Mind Your Body TV Episode 38 with Barbara Meltzer.
It can start so innocently. A caregiver—a relative or paid employee—has access to a senior’s checkbook or other financial resources. As statistics prove, temptation is just too powerful and soon, financial abuse is underway, snowballing down the hill as it becomes an avalanche. It’s so important to know how to identify elder financial abuse.
As our newest video proves once again, your intuition is a powerful weapon. If you suspect that something “fishy” is going on, it probably is. Perhaps one of your siblings is dipping into the monetary pond, or if it’s an employee, you notice Mom’s nice jewelry is gone, or that there’s been a boatload of withdrawals from the local ATM or a rash of credit card charges.
When an elder’s cognition is compromised, the field is even riper for picking.
Spot elder financial abuse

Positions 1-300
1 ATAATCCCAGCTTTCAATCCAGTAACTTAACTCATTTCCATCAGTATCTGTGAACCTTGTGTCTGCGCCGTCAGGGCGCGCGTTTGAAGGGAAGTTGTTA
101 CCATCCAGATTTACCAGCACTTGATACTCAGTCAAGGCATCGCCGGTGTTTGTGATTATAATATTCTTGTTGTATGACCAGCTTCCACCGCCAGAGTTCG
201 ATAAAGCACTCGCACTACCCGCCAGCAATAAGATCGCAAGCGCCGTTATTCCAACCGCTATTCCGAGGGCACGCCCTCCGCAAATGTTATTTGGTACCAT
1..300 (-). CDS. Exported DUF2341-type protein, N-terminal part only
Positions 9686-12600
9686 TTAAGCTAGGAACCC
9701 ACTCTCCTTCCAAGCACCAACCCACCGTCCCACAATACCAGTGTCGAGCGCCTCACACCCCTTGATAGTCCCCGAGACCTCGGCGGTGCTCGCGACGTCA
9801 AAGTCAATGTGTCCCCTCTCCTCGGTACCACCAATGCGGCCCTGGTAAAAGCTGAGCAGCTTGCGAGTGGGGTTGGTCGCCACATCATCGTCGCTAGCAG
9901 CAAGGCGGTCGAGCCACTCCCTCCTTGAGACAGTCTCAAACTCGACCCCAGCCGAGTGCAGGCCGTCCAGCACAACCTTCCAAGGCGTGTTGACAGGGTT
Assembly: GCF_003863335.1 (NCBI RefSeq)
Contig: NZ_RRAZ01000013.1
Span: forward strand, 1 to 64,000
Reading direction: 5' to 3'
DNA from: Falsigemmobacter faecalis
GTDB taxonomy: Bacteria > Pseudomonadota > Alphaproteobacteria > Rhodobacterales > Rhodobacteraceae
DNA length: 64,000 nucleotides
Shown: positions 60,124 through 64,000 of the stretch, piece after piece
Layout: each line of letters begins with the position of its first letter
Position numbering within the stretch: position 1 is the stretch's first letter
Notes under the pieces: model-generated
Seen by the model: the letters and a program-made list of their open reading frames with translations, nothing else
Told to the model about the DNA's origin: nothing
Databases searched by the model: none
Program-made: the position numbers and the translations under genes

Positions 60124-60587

1) If one family member is taking care of finances for the senior, perhaps all of you will want to “double-check” to ensure all is well. Volunteer to “help provide back-up.” Someone does need to monitor finances monthly.
2) Any decision that needs to be made in a hurry is suspect: Nothing’s that big of a rush.
3) Red flag any other changes in the elder’s usual banking habits, changes in a will or other main financial documents, or transfer of assets to someone else.
4) Put Mom’s or Dad’s numbers on the “Do Not Call” Registry. That can stave off phone scams. Email scams are quite another thing, so monitor your parents’ emails, too.
5) Make sure you know your local Adult Protective Services office. Here’s a Mind Your Body video with good information from our Orange County, Calif. expert—the message is applicable anywhere.
Elder financial abuse statistics
Last summer MetLife reported this about elder financial abuse:
- It was estimated to be just under $3 billion in the U.S.
- Women were nearly twice as likely to be victims.
- Most victims were between the ages of 80 and 89, lived alone, and needed help with either health care or home maintenance.
- Nearly 60 percent of perpetrators were males.
I hope you enjoy and learn from another chat with Barbara Meltzer, a Los Angeles-based public relations and marketing professional, and an advocate for aging issues. Barbara helped identify elder financial abuse being committed against a neighbor. Don’t be afraid to get involved.